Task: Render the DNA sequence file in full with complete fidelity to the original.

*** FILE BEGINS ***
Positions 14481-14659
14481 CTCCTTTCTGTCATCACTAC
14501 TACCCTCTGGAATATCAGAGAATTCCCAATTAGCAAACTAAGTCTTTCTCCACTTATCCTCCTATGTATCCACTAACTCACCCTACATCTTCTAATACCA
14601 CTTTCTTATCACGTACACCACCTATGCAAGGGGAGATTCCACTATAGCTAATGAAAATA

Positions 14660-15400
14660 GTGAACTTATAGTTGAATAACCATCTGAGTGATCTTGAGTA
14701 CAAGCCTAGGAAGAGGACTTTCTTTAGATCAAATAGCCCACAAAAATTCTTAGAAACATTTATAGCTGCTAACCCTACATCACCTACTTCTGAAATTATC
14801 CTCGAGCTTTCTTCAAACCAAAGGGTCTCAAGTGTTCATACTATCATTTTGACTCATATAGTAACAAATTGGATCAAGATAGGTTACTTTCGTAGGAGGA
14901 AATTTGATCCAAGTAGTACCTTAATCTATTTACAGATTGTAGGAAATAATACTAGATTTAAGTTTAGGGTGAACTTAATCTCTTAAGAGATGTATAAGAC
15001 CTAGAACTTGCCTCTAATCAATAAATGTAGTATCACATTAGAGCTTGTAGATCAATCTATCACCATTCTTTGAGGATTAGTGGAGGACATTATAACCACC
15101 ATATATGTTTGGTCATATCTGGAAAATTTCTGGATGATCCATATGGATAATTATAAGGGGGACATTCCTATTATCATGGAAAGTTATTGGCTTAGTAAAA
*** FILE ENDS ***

Positions 14481-14659
14481 CTCCTTTCTGTCATCACTAC
14501 TACCCTCTGGAATATCAGAGAATTCCCAATTAGCAAACTAAGTCTTTCTCCACTTATCCTCCTATGTATCCACTAACTCACCCTACATCTTCTAATACCA
14601 CTTTCTTATCACGTACACCACCTATGCAAGGGGAGATTCCACTATAGCTAATGAAAATA

Positions 14660-15400
14660 GTGAACTTATAGTTGAATAACCATCTGAGTGATCTTGAGTA
14701 CAAGCCTAGGAAGAGGACTTTCTTTAGATCAAATAGCCCACAAAAATTCTTAGAAACATTTATAGCTGCTAACCCTACATCACCTACTTCTGAAATTATC
14801 CTCGAGCTTTCTTCAAACCAAAGGGTCTCAAGTGTTCATACTATCATTTTGACTCATATAGTAACAAATTGGATCAAGATAGGTTACTTTCGTAGGAGGA
14901 AATTTGATCCAAGTAGTACCTTAATCTATTTACAGATTGTAGGAAATAATACTAGATTTAAGTTTAGGGTGAACTTAATCTCTTAAGAGATGTATAAGAC
15001 CTAGAACTTGCCTCTAATCAATAAATGTAGTATCACATTAGAGCTTGTAGATCAATCTATCACCATTCTTTGAGGATTAGTGGAGGACATTATAACCACC
15101 ATATATGTTTGGTCATATCTGGAAAATTTCTGGATGATCCATATGGATAATTATAAGGGGGACATTCCTATTATCATGGAAAGTTATTGGCTTAGTAAAA